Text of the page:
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Monday, August 22, 2011

A Kiwi Tea Party in Heaven

The Burrows Girls - 1946: Val 20, Joy 24, Athalie 23, and Gran (Phyllis Marie)

Charlie got a call from his sister today. She was calling with some sad family news. Their cousin had phoned from New Zealand to let them know that their Aunty Val had passed away. Aunty Val was the baby of the Burrows girls. Charlie's mum's younger sister. She was 85.

In the 31 years I've been with Charlie, I only had the opportunity to have the pleasure of her company a few times on those occassions she would come to the U.S. to visit. But each time left an impression on me that I will never forget. I called her a spitfire. She was a natural teacher; both in life and career. She was funny as hell and had an easy, contagious laugh. She had a happy, friendly demeanor and never passed up the opportunity to enjoy a teachable moment. Above all, my most cherished memory of Aunty Val is that she made me feel that my choice to be an at-home mom was by far the most important job in the world. Not everyone made me feel that way. As a teacher, she would thank me, and say that she could always tell the children who had a parent home with them from the kids who went to full-time daycare. She thanked me for MY sacrifice, which would make me tear up. Then she'd hug me and say;

"Oh Luv, keep your pecker up. I know it's a right hard job. But you're dandy at it. Look at these precious little sausages you and Charlie are raising. Just marvelous!"

She doted on us; clucking about with the kids and making them giggle. She teased us about our "yankee" accents, and would point to an object and exclaim; "What's that?" Just so that she could giggle at how we pronounced it. She and Charlie's mum would sing their childhood songs and dance around the living room. She loved to read to the kids and would be especially enthusiastic about THEM reading to her. Every year, for their birthdays, she would send children's books by Kiwi authors and bring New Zealand alive for Averie, Caris, and Bryson. Every November, we would get our Christmas package, which she had shipped, by slow boat in October, because it was cheaper and she could afford a bigger box that way. All of her gifts were handmade with so much love you could actually feel it.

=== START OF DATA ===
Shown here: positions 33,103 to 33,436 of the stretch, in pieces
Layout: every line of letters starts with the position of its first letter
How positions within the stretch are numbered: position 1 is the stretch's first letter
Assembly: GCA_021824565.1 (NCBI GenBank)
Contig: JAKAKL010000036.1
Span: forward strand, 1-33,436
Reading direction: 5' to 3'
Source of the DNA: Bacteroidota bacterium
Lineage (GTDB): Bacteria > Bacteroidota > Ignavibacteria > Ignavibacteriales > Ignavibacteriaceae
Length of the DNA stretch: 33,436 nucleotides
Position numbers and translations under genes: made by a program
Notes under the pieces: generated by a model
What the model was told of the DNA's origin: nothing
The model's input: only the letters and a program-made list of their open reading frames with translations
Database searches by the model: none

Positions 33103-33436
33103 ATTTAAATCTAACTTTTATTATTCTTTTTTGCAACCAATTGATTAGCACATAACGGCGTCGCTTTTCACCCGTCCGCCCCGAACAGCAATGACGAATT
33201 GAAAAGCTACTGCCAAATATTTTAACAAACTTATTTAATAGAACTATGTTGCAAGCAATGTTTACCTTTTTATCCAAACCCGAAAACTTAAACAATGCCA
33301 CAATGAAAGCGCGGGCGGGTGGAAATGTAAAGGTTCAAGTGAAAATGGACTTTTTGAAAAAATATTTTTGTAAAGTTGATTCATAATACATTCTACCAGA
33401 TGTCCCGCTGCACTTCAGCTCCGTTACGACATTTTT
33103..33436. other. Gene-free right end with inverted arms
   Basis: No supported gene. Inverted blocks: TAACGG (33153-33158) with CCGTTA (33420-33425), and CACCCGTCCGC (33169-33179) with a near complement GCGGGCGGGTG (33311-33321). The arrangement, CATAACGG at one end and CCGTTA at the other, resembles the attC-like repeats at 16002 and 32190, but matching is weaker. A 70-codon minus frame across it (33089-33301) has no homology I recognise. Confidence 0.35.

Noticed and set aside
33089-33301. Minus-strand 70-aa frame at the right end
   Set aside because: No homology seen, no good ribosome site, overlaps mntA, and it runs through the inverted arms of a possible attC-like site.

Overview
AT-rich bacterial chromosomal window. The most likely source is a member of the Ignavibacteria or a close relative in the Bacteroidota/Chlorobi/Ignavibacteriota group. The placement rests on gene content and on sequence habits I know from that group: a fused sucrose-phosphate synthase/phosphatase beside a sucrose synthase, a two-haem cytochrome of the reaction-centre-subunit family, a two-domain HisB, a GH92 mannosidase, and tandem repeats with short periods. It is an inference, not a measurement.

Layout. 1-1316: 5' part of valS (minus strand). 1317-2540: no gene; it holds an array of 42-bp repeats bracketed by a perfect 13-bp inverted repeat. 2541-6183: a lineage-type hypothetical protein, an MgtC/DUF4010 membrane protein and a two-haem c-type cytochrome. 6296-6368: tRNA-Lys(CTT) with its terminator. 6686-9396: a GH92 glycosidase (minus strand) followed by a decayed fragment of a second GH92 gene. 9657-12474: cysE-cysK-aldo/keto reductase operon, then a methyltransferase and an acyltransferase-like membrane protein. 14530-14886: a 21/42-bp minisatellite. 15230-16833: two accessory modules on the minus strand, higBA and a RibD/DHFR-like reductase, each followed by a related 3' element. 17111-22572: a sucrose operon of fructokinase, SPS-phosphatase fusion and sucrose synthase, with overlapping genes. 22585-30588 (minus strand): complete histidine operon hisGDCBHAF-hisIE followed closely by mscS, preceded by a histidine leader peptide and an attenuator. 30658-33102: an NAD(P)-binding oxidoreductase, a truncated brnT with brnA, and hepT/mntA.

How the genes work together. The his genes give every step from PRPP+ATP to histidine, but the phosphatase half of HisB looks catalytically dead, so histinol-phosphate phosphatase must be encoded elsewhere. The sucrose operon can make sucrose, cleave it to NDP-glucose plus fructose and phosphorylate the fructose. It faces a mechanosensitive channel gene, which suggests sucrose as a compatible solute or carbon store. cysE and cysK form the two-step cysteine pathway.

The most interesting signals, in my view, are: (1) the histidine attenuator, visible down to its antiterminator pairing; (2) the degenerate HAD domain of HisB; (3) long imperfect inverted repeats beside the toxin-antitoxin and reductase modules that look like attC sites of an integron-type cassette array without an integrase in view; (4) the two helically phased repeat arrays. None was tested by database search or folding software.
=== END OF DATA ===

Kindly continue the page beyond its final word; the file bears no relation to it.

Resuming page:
Charlie has three sisters. Of the four of the children in his family, he is the only one who never made it over to New Zealand to visit. There was never any money for such a big trip. We kept hoping that we'd get there before...well, before this. So, this is especially poignant for Charlie. For both of us.

Aunty Val was the last of the Burrows girls. The baby. I imagine that right now, there's quite a lovely Kiwi tea party going on in heaven. They're all together again. And Gran's pouring.